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religion.” “The blind obedience which is destructive of national liberty is, he conceives, more firmly established in the northern kingdoms, by the entire and sole dependence of the clergy on the prince, without the interference of any spiritual superior as that of the Pope among the Catholics, than in the countries which remained Catholic.”
A Tour in Sweden.
THE RELIGIOUS ORDERS OF THE
ROMAN CATHOLIC CHURCH.
SINCE the glory of God and the happiness of our fellow-creatures may be promoted by various means, by command or by example, according to the condition and disposition of each, the advantages of that institution are manifest, by which besides those who are engaged in active and everyday life, there are also found in the Church ascetic and contemplative men, who, abandoning the cares of life and trampling its pleasures underfoot, devote their whole being to the contemplation of the Deity, and the admiration of His works; or who, freed from personal concerns, apply themselves exclusively to watch and relieve the necessities of others, some by instructing the ignorant or erring; some by assisting the needy and afflicted. Nor is it the least among those marks which commend to us that Church, which alone has preserved the name and the badges of Catholicity, that we see her alone produce and cherish these illustrious examples of the eminent virtues and of the ascetic life.
Wherefore, I confess, that I have ardently admired the religious orders, and the pious confraternities, and the other similar admirable institutions ; for they are a sort of celestial soldiery upon earth, provided they are governed according to the institutes of the founders, and regulated by the Supreme Pontiff for the use of the universal Church. For what can be more glorious than to carry the light of truth to distant nations, through seas and fires and swords—to traffic in the salvation of souls aloneto forego the allurements of pleasure, and even the enjoyment of conversation and of social intercourse, in order to pursue, undisturbed, the contemplation of abstruse truths and divine meditation—to dedicate oneself to the education of youth in science and in virtue—to assist and console the wretched, the despairing, the lost, the captive, the condemned, the sick-in squalor, in chains, in distant lands—undeterred even by the fear of pestilence from the lavish exercise of these heavenly offices of charity! The man who knows not, or despises these things, has but a vulgar and plebeian conception of virtue; he foolishly measures the obligations of men toward their God by the perfunctory discharge of ordinary duties, and by that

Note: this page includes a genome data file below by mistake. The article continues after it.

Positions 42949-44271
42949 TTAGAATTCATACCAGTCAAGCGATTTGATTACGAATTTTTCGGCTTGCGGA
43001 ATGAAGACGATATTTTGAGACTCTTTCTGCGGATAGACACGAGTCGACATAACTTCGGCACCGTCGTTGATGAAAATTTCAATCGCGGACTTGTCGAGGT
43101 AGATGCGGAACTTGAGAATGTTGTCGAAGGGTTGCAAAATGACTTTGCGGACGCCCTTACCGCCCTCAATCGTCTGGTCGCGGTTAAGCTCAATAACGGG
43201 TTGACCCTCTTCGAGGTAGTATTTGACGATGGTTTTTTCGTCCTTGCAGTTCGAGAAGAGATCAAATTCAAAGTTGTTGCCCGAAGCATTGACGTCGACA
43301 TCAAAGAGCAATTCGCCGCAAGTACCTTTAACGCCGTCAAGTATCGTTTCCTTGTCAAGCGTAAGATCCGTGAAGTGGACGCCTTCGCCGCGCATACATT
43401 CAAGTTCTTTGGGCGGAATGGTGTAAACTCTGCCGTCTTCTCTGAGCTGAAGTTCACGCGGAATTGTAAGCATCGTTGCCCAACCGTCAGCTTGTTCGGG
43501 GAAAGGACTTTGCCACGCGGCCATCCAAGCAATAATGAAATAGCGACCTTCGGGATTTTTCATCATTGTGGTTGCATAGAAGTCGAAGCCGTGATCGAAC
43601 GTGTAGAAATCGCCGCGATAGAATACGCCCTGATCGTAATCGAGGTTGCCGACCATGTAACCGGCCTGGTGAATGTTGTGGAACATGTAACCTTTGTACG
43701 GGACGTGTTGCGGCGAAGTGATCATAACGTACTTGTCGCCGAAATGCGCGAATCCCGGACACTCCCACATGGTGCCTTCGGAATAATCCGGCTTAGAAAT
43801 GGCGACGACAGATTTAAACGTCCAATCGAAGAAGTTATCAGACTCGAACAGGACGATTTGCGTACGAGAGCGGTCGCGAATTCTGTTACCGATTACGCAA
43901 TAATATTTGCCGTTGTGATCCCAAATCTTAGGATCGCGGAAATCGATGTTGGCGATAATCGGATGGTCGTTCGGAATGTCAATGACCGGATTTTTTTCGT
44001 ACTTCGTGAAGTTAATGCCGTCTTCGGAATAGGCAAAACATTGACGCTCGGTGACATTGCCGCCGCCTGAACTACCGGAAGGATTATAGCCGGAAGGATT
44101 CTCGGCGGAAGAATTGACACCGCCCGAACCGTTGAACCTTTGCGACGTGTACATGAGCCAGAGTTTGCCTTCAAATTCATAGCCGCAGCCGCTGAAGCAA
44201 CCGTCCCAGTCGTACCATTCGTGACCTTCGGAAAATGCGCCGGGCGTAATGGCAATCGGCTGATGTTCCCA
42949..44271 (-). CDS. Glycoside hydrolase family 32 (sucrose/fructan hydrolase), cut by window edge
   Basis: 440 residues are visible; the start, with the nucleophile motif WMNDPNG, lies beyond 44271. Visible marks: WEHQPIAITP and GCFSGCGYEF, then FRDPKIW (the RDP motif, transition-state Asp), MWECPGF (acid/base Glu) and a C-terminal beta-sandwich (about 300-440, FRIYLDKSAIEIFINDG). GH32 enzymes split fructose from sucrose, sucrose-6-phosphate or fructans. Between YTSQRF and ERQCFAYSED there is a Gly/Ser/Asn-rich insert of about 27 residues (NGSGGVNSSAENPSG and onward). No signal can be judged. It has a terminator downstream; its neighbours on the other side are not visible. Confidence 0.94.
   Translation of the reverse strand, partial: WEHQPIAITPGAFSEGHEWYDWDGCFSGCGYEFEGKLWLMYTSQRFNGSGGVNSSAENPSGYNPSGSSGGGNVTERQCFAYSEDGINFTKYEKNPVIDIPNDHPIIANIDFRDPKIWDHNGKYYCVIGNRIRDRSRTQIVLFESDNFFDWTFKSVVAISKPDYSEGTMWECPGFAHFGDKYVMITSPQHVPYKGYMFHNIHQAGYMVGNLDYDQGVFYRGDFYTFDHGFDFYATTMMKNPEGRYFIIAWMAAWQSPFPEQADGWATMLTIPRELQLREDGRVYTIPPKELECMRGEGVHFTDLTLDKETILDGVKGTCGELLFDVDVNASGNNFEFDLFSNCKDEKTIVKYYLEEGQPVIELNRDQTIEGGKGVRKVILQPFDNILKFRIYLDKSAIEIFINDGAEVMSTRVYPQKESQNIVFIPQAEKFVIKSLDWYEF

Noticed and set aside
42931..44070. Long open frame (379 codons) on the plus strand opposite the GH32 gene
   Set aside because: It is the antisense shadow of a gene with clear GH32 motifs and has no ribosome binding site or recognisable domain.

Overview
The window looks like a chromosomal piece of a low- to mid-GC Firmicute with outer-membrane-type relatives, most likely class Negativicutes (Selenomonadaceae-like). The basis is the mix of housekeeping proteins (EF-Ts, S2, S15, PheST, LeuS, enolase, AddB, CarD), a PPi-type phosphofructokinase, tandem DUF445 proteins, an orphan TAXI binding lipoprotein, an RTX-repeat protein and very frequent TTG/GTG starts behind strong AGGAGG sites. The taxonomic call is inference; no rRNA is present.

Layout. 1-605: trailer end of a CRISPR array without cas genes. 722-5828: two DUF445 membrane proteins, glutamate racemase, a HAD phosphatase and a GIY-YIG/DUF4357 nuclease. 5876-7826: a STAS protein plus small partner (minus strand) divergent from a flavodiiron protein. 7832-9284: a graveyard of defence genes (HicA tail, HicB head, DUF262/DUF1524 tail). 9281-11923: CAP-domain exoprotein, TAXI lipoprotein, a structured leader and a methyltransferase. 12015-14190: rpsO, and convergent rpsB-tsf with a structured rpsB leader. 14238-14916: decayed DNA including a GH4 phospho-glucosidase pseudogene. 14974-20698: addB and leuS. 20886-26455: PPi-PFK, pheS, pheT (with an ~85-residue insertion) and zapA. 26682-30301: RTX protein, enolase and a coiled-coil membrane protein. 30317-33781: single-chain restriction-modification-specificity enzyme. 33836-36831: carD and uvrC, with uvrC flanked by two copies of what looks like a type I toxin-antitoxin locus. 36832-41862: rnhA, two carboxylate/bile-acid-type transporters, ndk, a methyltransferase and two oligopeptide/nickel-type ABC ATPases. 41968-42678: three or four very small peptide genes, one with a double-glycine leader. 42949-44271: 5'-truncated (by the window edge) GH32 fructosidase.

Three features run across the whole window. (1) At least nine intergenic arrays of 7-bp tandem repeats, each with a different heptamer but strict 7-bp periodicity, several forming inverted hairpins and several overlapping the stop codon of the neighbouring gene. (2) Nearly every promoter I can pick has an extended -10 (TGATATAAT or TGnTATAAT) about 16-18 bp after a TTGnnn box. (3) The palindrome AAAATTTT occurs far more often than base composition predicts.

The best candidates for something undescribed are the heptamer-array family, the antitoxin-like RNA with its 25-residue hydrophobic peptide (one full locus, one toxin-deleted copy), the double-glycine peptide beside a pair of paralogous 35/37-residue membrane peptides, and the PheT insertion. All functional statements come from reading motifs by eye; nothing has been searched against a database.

frozen habit of life, devoid of zeal, and even of soul, which prevails commonly among men.
For it is not a counsel, as some persuade themselves, but a strict precept, to labor with every power
of soul and body, no matter in what condition of life we may be, for the attainment of Christian perfection, with which neither wedlock, nor children, nor public office, are incompatible (although they throw difficulties in the way), but it is only a counsel to select that state of life which is more free from earthly obstacles, upon which selection our Lord congratulated Magdalen. GOTTFRIED WILHELM VON LEIBNITZ,
The general principles and sacred obligation of Vows are plainly revealed in Holy Scripture. Not that their institution is recorded. The Law did not introduce them ; but they are incidentally spoken of. Jacob's vow is recorded in the annals of the earliest ages, as a religious ordinance in ordinary use, and in the Book of Job, which is identified with the most universal traditions of primeval revelation, vows are classed among the simplest acts of personal religion : “Thou shalt make thy prayer unto Him, and He shall hear thee, and thou shalt pay thy vows." They are to be regarded, therefore, as one of the many religious practices of patriarchal times, which being subsequently embodied in the Law, and regulated by its enactments, were thus invested with a fresh and more binding authority.
Two classes of vows were recognized in the Mosaic Law,-vows of devotion and of abstinence. They were also distinguished as vows affirmative 12*